What's dumber than JPMorgan Chase losing $6 billion in credit derivatives, along with its sterling reputation for crisis management? Giving JPMorgan an award for its crisis management, that's what.
Yes, JPMorgan has won an honest-to-goodness, great-job award for its handling of the London Whale trading debacle, and it is not a Golden Raspberry or a Dubious Achievement Award. At a black-tie awards ceremony on Thursday that was the Oscars of investor relations, IR Magazine gave JPMorgan the prize for "best crisis management," reports Anton Troianovski of the Wall Street Journal.
Just like the Oscars, there were terrible jokes:
Kathy Hu, an executive director in J.P. Morgan’s investor relations department, accepted the award and quipped: “Can I just say, ‘Crisis? What crisis?’”
Ha ha, yes, very funny, but maybe not for the reasons Hu thinks. What's super hilarious about this is the fact that, while the London Whale crisis was exploding in the newspapers a year ago, JPMorgan executives were seriously saying, "Crisis? What crisis?" to investors.
In an earnings conference call on April 13, as part of JPMorgan's award-winning investor relations, CEO Jamie Dimon dismissed the London Whale story as a "tempest in a teapot." That performance helped Dimon win his own award from IR Magazine last night, for "Best Investor Relations by a CEO or chairman -- large cap.” Hu accepted on behalf of Dimon, who couldn't make the dinner for some reason.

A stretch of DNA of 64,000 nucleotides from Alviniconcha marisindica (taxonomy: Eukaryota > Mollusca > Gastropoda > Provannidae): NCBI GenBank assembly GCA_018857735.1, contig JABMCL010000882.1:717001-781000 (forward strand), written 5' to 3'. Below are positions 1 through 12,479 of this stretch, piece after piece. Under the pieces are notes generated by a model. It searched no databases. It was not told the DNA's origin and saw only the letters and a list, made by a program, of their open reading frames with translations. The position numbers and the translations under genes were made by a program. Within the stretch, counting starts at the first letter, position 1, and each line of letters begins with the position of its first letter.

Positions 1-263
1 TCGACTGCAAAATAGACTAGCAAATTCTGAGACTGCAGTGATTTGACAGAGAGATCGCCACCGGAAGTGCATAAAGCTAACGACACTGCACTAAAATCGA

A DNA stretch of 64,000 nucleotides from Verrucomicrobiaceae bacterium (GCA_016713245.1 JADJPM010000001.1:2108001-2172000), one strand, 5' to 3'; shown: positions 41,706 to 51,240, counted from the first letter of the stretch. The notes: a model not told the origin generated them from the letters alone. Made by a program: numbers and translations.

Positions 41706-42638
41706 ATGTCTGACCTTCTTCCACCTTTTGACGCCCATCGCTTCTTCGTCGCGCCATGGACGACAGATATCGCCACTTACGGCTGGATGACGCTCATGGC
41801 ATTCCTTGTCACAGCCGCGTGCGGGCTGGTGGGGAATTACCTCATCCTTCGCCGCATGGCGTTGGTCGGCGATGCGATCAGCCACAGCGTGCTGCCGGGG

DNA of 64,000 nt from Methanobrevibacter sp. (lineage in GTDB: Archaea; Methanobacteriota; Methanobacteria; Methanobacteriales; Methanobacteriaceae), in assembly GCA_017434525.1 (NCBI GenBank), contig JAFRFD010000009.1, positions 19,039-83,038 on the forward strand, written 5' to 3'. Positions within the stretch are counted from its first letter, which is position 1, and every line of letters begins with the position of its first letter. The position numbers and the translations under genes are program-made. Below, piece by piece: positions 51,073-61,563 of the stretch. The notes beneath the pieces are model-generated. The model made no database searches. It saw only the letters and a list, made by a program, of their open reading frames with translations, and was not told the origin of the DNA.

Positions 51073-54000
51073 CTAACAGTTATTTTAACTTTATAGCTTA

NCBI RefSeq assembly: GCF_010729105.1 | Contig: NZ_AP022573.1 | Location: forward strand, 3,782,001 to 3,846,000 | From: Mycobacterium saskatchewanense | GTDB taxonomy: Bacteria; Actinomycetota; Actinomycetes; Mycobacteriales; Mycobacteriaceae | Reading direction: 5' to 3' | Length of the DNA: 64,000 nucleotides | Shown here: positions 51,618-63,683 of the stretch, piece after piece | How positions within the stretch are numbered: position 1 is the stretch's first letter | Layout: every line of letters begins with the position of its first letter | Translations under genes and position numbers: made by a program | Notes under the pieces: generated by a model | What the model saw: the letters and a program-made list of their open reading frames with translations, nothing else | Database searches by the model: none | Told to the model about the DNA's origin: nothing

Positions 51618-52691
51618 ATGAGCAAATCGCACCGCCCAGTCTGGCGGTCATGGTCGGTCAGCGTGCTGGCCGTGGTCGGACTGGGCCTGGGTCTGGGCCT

During that same award-winning April 13 call, chief financial officer Douglas Braunstein waved off the London Whale trades as totally fine, vetted by risk managers and made in full view of regulators. That, as he admitted to Sen. Carl Levin (D-Mich.) during a Senate Permanent Subcommittee on Investigations hearing last week, was not exactly true. But those are the breaks when you're managing crises in an award-winning way.
Of course, the very fact that, more than a year after the news broke, JPMorgan executives are testifying on Capitol Hill, with the bank and its executives facing potential legal trouble for years to come, raises its own questions about just why JPMorgan's crisis management is award-winning.
The Senate subcommittee's damning report on the London Whale debacle raises serious questions about JPMorgan's risk management and crisis management, painting a picture of executives who were clueless about the risks the London Whale was taking on, and then desperately tried to hide the true size of the problem from investors and regulators. The bank's overseers at the Office of the Comptroller of the Currency last year cut its rating for the bank's award-winning management to signal it "needs improvement."
JPMorgan denies it tried to hide anything from investors and revealed all just as soon as it could. It accepts its award for crisis management with the appropriate humility:
“It’s really an honor to be recognized," bank executive Doug Levin said, according to the WSJ. "It’s a lot of hard work on the part of the team.”
And apparently JPMorgan's investor relations were just good enough to satisfy investors: The award was based on voting by analysts and investors, one of whom said: “We needed handholding this year, and J.P. Morgan came up trumps.”